Archive for the ‘Auctions’ Category

Adventures in Salvaging, Part 4: Westwood Gardens Auction

Friday, November 23rd, 2007

When we thought we were about to buy a house in October, I saw an ad in the paper. The local big garden center was auctioning off its surplus plants. I made big plans to go and get a headstart on landscaping. As you can imagine, a house that has been rental apartments for fifty years (or eighty) doesn’t have a lot of landscaping, but it does have at least three huge dying trees that I hope can stay upright until spring. Anyway, we ran into a snag, and I didn’t have a house at the time of the auction. I went anyway, with our neighbor, who is, among other things, a master gardener.

Lacking a house, despite being an auction junkie, I managed not to buy too much — just two huge hydrangeas (Dooley’s, $8 each, currently parked in my mom’s labyrinth garden), four fly swatting chairs ($12.50 each), a pair of hypertufa/concrete birdbath like things with a definite Prairie style to them ($60+20), and a marble-looking planter with figures cast in it ($15). It still filled our truck up because the fly swatting chairs wouldn’t nestle.

Good thing we both had trucks because our neighbor filled up his truck with Japanese maples (some beautiful ones) and the like. (We took just his truck for the day — Don and the Little One came at the end to help load up my stuff when I realized that the chairs wouldn’t nest.)

Our stuff:


Of course, now that it looks like we’ll have a house after all, I’m wishing that I would have been able to buy for it. I’m thinking of an Asian-influenced garden (with 1950s flyswatting chairs), and need to, ahem, buy some books about Arts and Crafts gardens so I know what I’m doing. I think we’ll put a gingko in the parkway* — there aren’t any on our street, so that will add some diversity.

My prairie birdbaths have been installed at my parents’ modern house (where, unfortunately, they look very good – the gourds were grown by the Little One and my mom, and arranged by the Little One), but I bet I can make some hypertufa birdbaths in my copious spare time.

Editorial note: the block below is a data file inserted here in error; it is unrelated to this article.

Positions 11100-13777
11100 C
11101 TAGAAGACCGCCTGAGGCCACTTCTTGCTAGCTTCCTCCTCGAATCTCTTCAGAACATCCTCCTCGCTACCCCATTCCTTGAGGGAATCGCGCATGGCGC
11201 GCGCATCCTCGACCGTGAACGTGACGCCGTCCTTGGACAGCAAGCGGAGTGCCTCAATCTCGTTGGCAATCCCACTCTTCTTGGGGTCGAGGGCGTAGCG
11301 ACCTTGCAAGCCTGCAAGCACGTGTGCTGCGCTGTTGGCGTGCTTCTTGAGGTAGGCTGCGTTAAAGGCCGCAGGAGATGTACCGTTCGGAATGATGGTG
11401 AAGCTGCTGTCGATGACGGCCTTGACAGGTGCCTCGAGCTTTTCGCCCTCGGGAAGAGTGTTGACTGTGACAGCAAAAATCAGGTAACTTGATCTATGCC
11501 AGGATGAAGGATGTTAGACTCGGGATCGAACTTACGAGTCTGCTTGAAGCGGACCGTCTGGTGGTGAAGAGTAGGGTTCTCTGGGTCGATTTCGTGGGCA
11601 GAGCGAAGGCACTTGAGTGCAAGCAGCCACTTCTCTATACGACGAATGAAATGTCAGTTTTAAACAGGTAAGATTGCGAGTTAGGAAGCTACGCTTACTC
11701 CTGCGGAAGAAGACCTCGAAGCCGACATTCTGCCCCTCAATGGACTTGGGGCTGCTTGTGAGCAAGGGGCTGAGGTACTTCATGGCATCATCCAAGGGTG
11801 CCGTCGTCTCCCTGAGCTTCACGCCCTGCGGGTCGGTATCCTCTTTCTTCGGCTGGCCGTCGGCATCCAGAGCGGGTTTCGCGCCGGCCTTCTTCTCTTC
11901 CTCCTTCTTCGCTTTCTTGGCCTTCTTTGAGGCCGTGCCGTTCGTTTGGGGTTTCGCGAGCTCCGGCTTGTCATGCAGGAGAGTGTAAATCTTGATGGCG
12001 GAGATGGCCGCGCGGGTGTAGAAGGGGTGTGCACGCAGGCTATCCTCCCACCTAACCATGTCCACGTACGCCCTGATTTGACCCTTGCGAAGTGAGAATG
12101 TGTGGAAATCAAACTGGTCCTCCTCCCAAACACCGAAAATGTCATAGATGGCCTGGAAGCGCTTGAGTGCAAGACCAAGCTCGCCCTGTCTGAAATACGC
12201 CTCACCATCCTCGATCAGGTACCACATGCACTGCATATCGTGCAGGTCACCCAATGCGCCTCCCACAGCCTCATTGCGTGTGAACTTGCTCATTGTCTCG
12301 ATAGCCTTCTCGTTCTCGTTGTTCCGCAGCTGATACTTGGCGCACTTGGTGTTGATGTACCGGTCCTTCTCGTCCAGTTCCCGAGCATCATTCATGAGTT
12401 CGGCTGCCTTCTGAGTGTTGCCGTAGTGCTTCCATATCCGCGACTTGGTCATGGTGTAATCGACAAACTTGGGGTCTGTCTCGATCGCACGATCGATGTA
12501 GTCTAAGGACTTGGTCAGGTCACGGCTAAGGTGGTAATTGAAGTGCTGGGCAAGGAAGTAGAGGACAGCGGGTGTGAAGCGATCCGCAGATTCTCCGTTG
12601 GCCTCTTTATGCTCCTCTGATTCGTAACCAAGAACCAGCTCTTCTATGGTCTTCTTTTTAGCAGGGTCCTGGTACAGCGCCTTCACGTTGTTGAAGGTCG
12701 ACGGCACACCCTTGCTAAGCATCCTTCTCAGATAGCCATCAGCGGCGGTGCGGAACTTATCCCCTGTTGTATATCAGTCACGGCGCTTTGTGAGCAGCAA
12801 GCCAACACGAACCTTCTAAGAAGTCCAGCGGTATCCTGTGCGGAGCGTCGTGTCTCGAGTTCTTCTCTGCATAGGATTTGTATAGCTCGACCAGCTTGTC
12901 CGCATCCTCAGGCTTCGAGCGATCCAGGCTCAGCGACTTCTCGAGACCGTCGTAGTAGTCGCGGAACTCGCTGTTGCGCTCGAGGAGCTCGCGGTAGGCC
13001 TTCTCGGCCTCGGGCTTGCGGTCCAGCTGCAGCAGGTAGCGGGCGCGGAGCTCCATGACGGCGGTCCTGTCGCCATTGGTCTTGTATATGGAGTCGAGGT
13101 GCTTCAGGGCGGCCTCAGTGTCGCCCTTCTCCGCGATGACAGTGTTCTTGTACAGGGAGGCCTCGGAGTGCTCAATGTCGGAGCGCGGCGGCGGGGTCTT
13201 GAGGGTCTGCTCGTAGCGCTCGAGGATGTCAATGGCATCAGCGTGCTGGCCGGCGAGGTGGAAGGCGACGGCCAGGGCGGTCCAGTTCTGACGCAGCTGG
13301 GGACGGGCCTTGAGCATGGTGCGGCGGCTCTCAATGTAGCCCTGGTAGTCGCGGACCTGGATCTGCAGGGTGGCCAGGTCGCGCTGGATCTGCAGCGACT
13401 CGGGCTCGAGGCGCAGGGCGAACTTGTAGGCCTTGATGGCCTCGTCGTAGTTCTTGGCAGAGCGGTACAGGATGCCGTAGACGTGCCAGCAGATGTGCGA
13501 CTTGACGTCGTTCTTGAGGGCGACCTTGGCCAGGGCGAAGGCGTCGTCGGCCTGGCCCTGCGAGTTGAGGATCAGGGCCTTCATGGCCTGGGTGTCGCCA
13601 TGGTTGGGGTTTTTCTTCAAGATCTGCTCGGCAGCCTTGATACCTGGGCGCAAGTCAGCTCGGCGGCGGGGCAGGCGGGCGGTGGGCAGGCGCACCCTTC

The flyswatting chairs have some surface rust, but should be just fine — and, at $12.50, they’re cheaper than the rustier originals we’ve seen at flea markets.

*Do you know where the parkway is? I didn’t, until I moved to Chicago. It is not the driveway. Nor is it the scenic road running along the Blue Ridge. Rather, it is the small bit of dirt between the sidewalk and the street. A useful term, but not in the answer dot com definitions.  (See my glossary for more.)

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Louis Sullivan Wallpaper?

Monday, August 27th, 2007


Anybody recognize this wallpaper? I found on it on EBay Friday night, but I’ve never heard of Louis Sullivan wallpaper and Google wasn’t any help at all. The seller described it as “a reproduction of a late Victorian wallpaper in the Arts and Crafts style. The original pattern was inspired by the work of 19th century architect Louis Sullivan.”  (Sullivan was born 1856, died 1924.)  It’s cool (I think*), but something I’ve never heard of.

It certainly fits Sullivan’s ornamentation style (hybrid of Art Nouveau/Celtic), which I first learned to recognize from the Carson-Pirie-Scott store doors and then saw all over the city of Chicago, including the Chicago Stock Exchange trading room from 1893-1894 that was salvaged and reconstructed in the 1970s at the Art Institute. (Somehow I missed the whole Carson’s State Street closing last August.)

I emailed the seller to ask who made it, in case she happened to know, but what she knew was:

The manufacturer is a company called The Paperie, but the only company I could find by that name online sells scrapbook materials, not wallpaper. There’s a date of 1976 on a detatchable edge, but I don’t know if that’s the date of design, of production, or something else. No idea if it’s prepasted, but it looks great, no fading or other flaws.

Didn’t win.   (Didn’t bid too much, since I was bidding without Don looking at it and it was a bit outside my usual comfort zone since it wasn’t Bradbury & Bradbury or Burrows & Company or Brillion or Wolff House or anything else I had heard of.)  Oh, and let’s not forget another good reason not to buy wallpaper:  I don’t actually own a house it can go in.)  It sold for $17.51 + $13.49 s/h.

Now, of course, I am wishing I had won it.  So, if you have a source for it, let me know.  Or if you know anything about The Paperie.  Did they make anything else in the way of historic wallpapers?

* A bit worried that, if I had won, Don would think it’s 1970s, rather than 1870s.

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